New music and technology releases in May 2020

By: Gary Steel, Photography by: Supplied


Deals on Wheels brings the latest in music and technology for May 2020

Rega Planar P10 Turntable

$9200

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Rega’s Planar P10 turntable is an aesthetic and sonic winner

It’s possible to buy a Rega turntable for a song (or two), but the all-new Planar P10 comes at a premium price for a reason (or two, or three). While its exoskeleton reveals the P10’s origins in record players of yore, it’s really a feat of leading technology and innovative engineering. And while its undeniable good looks will endear it to the design-inclined, there are solid reasons to expect sterling sound performance as well.

With hand-me-down smarts from the top-of-range Rega, the Naiad, the P10 uses exotic materials to redu​​ce mass and improve rigidity, with vast improvements in hub bearing, sub-platter, motor, and drive belt design. Featuring a unique low mass, precision-bias tonearm and an advanced electronic power supply in a separate box, it’s a statement that once seen and heard can’t be easily shaken off.
hifi.co.nz

Luxman D-03X MQA CD Player

$7999

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Luxman’s D-03X is proof that CDs aren’t quite dead in the water

They keep on declaring compact discs as dead as dodos, but the format perseveres. Sure, casual music fans can get their fill on Spotify, but for those with substantial CD collections, all that’s required to make musical bliss is a top-quality player. And believe me, the difference in sound quality is demonstrable.

Besides which, the new Luxman D-03X is so much more than just a CD player. Taking advantage of hi-res MQA decoding, it features a superb DAC circuit, and apart from squeezing every inch of juice out of your CDs, it accepts hi-res files via the USB, optical, and coaxial inputs.

It also boasts something called Bulk Pet, which doesn’t involve any furry things but apparently enhances playback stability. It’s not an easy road getting gear freighted from Japan at the moment, but expect this model to hit good high-end retailers as soon as there’s a plane to bring it in on.
wildashaudio.co.nz

Ultimate Ears Hyperboom Bluetooth Speaker

$699.90

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The Hyperboom Bluetooth speaker boasts real bass heft

With names like Megaboom and now Hyperboom, you could be forgiven for thinking that these Ultimate Ears speakers are massive. The truth is that most weather-proof Bluetooth speakers are insanely small, and even the Hyperboom, UE’s biggest, heaviest speaker yet at 5.9kg, can be lugged with one hand from room to room or barbecue to beach.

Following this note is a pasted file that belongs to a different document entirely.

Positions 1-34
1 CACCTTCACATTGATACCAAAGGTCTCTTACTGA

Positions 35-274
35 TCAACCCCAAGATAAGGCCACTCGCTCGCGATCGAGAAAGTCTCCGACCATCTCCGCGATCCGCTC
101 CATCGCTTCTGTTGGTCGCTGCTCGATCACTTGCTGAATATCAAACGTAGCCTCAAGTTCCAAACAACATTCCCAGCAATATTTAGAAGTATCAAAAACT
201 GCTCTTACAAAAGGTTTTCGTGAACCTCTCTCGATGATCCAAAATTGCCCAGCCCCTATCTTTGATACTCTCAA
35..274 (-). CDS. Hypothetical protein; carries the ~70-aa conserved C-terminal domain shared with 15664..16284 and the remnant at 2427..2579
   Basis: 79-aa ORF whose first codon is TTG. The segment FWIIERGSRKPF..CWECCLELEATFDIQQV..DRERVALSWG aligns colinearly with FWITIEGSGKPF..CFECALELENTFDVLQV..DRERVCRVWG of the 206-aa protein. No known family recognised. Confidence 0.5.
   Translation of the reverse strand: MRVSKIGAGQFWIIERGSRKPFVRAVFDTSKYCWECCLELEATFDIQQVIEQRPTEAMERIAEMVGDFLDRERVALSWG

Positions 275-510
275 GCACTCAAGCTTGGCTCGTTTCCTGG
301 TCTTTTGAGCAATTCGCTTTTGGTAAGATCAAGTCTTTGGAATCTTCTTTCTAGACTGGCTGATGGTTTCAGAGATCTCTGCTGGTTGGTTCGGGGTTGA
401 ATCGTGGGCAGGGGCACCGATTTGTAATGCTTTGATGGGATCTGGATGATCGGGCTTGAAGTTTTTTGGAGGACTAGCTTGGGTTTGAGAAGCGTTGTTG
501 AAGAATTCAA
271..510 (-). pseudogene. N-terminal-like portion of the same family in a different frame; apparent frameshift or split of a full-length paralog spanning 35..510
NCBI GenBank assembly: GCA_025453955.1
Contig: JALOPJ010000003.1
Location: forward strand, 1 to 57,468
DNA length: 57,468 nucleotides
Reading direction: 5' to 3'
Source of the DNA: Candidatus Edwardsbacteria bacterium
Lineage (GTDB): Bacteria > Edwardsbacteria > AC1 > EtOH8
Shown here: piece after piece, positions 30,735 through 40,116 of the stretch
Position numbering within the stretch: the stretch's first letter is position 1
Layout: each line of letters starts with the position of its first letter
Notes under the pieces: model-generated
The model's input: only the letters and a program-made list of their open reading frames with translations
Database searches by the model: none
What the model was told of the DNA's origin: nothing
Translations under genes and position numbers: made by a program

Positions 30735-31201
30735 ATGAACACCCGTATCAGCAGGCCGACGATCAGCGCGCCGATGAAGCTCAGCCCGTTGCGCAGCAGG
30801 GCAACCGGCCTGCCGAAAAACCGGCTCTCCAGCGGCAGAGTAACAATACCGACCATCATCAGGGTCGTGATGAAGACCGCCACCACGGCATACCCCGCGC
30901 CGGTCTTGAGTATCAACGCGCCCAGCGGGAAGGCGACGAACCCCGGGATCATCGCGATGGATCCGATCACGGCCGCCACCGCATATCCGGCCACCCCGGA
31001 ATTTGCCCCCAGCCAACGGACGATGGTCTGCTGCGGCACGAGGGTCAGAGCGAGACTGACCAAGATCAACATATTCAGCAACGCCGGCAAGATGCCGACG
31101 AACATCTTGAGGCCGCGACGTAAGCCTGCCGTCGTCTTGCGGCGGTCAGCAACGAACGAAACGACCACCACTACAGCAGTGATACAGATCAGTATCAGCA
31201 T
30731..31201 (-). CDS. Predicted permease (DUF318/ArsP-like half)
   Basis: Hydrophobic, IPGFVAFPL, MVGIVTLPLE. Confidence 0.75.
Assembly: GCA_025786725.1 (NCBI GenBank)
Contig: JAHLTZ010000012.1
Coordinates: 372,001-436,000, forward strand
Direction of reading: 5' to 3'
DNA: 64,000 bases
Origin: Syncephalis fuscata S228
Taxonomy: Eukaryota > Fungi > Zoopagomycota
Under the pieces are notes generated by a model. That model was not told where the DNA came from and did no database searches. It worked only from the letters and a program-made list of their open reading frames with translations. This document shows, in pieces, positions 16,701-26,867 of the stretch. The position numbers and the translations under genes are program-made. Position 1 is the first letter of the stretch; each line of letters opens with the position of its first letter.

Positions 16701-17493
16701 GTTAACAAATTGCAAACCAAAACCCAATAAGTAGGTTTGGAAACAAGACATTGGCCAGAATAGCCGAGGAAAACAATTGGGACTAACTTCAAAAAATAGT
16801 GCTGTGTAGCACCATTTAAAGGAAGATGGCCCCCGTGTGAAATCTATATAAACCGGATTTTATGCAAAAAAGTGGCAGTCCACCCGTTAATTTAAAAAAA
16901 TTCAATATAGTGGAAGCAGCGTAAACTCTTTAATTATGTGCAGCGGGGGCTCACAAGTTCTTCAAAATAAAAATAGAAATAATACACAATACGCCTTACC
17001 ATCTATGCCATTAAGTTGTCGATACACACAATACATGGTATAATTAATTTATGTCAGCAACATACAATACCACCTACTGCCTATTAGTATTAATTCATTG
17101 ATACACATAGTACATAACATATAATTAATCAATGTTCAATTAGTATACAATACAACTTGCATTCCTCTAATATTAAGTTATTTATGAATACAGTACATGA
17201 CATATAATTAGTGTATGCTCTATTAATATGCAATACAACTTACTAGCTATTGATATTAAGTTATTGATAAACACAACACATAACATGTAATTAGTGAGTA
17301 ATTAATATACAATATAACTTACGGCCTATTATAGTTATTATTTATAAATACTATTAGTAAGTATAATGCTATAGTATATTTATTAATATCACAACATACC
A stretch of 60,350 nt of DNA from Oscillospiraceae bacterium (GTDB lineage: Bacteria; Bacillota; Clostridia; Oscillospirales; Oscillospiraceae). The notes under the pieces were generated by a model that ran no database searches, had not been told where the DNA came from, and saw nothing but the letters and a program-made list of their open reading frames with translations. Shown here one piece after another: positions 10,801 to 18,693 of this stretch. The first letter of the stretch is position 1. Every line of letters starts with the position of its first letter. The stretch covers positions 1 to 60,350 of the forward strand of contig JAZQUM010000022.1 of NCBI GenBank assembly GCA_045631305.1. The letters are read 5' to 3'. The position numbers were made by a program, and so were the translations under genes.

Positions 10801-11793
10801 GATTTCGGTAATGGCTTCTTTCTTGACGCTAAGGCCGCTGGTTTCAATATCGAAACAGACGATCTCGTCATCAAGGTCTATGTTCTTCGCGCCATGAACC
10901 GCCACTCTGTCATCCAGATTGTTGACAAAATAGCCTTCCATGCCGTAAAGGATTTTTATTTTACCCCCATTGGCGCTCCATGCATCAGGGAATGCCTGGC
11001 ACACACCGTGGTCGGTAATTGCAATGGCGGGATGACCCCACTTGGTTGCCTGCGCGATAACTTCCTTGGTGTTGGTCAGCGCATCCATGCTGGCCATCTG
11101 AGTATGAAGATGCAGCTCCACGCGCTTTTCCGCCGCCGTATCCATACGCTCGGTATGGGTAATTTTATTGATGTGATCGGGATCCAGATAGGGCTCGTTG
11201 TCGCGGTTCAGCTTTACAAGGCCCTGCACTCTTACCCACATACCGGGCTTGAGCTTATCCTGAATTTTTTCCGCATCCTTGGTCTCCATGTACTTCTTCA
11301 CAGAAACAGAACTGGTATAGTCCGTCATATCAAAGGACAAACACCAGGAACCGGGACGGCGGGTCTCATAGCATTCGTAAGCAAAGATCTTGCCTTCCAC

What really separates UE from the rest is a dedication to both sound quality and resilience. My kids have been torturing a Megaboom for years but somehow, against all odds, it still goes. And what’s more, it sounds good. We’re not talking audiophile-grade good, though, just everyday accompaniment to chores and socialising.

The Hyperboom’s increased girth makes room for two 4.5-inch woofers and two one-inch tweeters, as well as two passive radiators. Like the Megaboom, it’s got grunt but adds way more bass thrust.

ultimateears.com

Fiona Apple—Fetch The Bolt Cutters

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Fiona Apple’s long-awaited fifth album is home-cooked excellence

Who can forget THAT video? In 1997, Fiona Apple shocked and titillated with the risqué ‘Criminal’, a confronting track that helped to launch the singer-songwriter’s career but felt exploitative to many. These days a famous recluse, Fetch The Bolt Cutters is only her fifth album in 24 years, and it’s a doozy. Immediately, the listener is aware of the stark sonic contrast to the prefabricated sound typical of modern pop; this is delightfully homemade, with jaunty piano centrestage and a range of percussion giving the record an enjoyable rhythmic mooring.

These are smart, witty stories, which take a hard look at gender inequality without ever coming across like she’s lecturing. Each song has at its core memorable musical cues and melodies and her voice—now slightly frayed around the edges—carries it off perfectly.

Devilskin—Red

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Hamilton’s Devilskin make the perfect album to rage through 2020

Hamilton’s greatest export, Devilskin will never be hip or trendy but they remain one of New Zealand’s most loved bands. And on Red, their third studio album, they show why. This is a blazing hot thing right from the opening shot, and never lets up.

Alternating between death-metal chug and the more recognisable ballsy hard rock they’re renowned for, Red captures a band on fire. They’re are tight as, and they display no weakness. Rhythmically, they’re a heavy rock steamroller, while guitarist Tony Vincent chooses his moments to unleash some excoriating solos. Jenny Skulander’s soaring, powerful vocals are so much more than simply the frosting on a tasty cake. Picturing Devilskin without her is like imagining Led Zeppelin without Robert Plant or The Doors without Jim Morrison.

A raging great time for all guaranteed.

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